So anyway, now that the explanation is more substantial than the idea I came up with in the first place, here are two lists of things that Paul and I have introduced-and/or-shared-in-a-forceful-"try-it-you-will-like-it"-pretty-please-you-have-to-or-else kind of a way.  Obviously, most of these things weren't totally foreign to either of us, and we may have even tried them before and made up our minds that we didn't like a particular thing, but through the encouragement/enticing/bullying of the other gave it another go.  If any of you genuises out there have a perfect word to describe this, please put me out of my misery and share. 

Things Paul enjoys that he has shared with me hoping I will enjoy them too (some more successfully than others):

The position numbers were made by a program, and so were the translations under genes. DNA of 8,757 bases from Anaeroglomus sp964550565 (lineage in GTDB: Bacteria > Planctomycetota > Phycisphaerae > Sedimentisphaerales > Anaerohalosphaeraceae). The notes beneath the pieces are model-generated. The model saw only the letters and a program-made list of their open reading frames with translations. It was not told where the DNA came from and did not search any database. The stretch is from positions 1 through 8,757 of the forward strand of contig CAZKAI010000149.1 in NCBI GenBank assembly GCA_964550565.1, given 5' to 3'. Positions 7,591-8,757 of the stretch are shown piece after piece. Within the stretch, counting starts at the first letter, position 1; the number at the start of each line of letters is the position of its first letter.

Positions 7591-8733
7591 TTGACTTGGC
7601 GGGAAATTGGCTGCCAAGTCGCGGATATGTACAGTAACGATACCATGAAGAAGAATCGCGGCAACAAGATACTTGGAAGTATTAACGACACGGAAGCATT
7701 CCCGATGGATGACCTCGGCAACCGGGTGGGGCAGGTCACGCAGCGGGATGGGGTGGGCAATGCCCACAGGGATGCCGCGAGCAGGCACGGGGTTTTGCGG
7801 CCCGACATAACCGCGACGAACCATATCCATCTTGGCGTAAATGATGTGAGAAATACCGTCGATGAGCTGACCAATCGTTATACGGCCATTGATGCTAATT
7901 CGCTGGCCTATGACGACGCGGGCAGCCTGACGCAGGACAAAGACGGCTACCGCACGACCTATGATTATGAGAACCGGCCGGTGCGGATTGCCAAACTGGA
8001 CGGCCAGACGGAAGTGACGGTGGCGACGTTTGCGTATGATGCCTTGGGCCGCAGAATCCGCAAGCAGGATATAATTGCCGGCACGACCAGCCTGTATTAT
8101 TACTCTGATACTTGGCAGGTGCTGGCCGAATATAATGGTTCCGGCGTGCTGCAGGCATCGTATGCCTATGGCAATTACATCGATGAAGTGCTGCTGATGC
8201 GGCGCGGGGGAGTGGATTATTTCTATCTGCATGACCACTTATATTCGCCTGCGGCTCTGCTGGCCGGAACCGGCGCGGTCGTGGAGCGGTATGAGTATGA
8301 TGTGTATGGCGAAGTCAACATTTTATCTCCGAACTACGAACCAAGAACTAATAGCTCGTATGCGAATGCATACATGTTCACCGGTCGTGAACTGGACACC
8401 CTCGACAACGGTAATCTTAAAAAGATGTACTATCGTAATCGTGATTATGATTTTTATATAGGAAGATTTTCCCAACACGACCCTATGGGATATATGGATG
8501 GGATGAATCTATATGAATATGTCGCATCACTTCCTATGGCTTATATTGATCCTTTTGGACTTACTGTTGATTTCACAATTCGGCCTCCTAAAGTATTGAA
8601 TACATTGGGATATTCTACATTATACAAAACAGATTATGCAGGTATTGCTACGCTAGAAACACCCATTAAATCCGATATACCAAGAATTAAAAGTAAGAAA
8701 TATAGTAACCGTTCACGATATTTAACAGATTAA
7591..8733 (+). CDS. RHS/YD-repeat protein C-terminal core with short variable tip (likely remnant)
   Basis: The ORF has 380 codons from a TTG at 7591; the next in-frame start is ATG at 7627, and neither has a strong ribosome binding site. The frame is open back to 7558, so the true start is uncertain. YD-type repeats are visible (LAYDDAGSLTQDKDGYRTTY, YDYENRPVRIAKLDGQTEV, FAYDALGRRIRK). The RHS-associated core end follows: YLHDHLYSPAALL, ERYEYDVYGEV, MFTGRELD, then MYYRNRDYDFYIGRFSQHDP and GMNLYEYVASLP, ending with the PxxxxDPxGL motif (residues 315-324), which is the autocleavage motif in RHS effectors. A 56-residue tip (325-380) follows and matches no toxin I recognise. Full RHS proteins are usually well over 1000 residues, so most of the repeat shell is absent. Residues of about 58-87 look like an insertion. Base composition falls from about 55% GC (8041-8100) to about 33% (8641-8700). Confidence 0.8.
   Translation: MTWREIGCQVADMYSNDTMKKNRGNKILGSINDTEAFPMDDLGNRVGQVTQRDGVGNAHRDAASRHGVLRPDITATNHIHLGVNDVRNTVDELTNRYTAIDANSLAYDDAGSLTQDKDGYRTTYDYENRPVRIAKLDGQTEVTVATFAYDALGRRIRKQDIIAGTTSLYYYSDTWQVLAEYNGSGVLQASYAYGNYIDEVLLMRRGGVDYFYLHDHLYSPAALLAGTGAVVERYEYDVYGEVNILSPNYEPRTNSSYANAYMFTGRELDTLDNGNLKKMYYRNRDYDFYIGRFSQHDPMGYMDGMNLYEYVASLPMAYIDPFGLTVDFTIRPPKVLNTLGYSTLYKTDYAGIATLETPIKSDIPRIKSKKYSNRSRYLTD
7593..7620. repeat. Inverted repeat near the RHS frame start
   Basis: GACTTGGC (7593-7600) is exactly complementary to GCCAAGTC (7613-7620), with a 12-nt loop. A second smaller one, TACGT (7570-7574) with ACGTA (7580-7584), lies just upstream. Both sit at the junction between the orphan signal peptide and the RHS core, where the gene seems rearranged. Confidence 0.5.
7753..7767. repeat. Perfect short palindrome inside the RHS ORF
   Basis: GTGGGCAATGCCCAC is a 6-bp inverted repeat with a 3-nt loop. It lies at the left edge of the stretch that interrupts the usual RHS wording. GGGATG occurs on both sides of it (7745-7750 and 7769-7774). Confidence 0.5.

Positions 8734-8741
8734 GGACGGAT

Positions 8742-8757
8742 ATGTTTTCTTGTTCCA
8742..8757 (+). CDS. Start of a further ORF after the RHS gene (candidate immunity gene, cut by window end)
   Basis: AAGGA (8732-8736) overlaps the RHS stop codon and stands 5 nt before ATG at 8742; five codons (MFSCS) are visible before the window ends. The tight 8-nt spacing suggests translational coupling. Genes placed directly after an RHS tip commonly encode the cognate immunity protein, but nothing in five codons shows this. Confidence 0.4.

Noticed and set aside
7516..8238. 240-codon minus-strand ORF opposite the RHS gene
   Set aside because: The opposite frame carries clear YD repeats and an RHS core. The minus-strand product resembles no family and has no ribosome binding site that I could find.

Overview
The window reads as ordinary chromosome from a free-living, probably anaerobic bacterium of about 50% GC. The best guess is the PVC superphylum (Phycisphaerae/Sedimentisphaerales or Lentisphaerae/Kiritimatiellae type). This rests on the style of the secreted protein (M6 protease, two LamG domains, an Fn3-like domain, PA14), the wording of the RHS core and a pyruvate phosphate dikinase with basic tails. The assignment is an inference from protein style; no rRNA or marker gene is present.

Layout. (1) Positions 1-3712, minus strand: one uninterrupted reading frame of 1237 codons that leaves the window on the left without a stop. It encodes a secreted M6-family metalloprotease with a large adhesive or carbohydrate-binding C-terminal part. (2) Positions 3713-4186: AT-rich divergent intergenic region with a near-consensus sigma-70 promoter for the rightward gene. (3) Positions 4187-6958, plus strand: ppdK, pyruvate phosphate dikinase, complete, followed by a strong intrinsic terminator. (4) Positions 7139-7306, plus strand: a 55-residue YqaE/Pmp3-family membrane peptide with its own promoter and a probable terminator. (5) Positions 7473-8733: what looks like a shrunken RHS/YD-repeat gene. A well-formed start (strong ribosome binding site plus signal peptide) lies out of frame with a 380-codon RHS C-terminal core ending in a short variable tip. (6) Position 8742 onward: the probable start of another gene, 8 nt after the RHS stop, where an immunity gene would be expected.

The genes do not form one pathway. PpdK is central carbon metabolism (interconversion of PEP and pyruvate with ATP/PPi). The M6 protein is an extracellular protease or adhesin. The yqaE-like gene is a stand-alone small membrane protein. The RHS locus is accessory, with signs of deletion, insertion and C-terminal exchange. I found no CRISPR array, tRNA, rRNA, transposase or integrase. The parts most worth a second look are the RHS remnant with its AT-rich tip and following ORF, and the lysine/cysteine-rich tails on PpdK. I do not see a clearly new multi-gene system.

• backpacking
  • fly-fishing
  • chinese food
  • chopsticks
  • Seinfeld
  • donuts for breakfast
  • off-roading
  • cutting down our own Christmas tree
  • banana con leche
  • papaya
  • alien movies
  • Harry Potter movies
  • Twilight movies
  • steak
  • shrimp
  • scallops
  • sushi
  • shorter hair
  • not wearing pajamas
  • symphony
  • weekends off
  • Star Wars/Lord of the Rings
  • Yosemite
  • night hikes
  • creme brulee
  • carrots
Things I enjoy that I have shared with Paul hoping he will enjoy them too (some more successfully than others):
  • ballet
  • the 6-hour A&E version of Pride & Prejudice
  • wurst
  • cakes made from scratch
  • Harry Potter books
  • Twilight books
  • tofu
  • cauliflower
  • bok choy
  • car-camping
  • ziplining
  • running
  • reality tv
  • lemon desserts
  • lasagna
  • guacamole
  • indian food
  • longer hair
  • wearing pajamas
  • opera
  • Singin' in the Rain/Seven Brides for Seven Brothers
  • friday night studying in the library
  • Yellowstone
  • gingerbread houses
  • Broadway
  • loofahs
  • apple pie

Monday, August 2, 2010

The Rock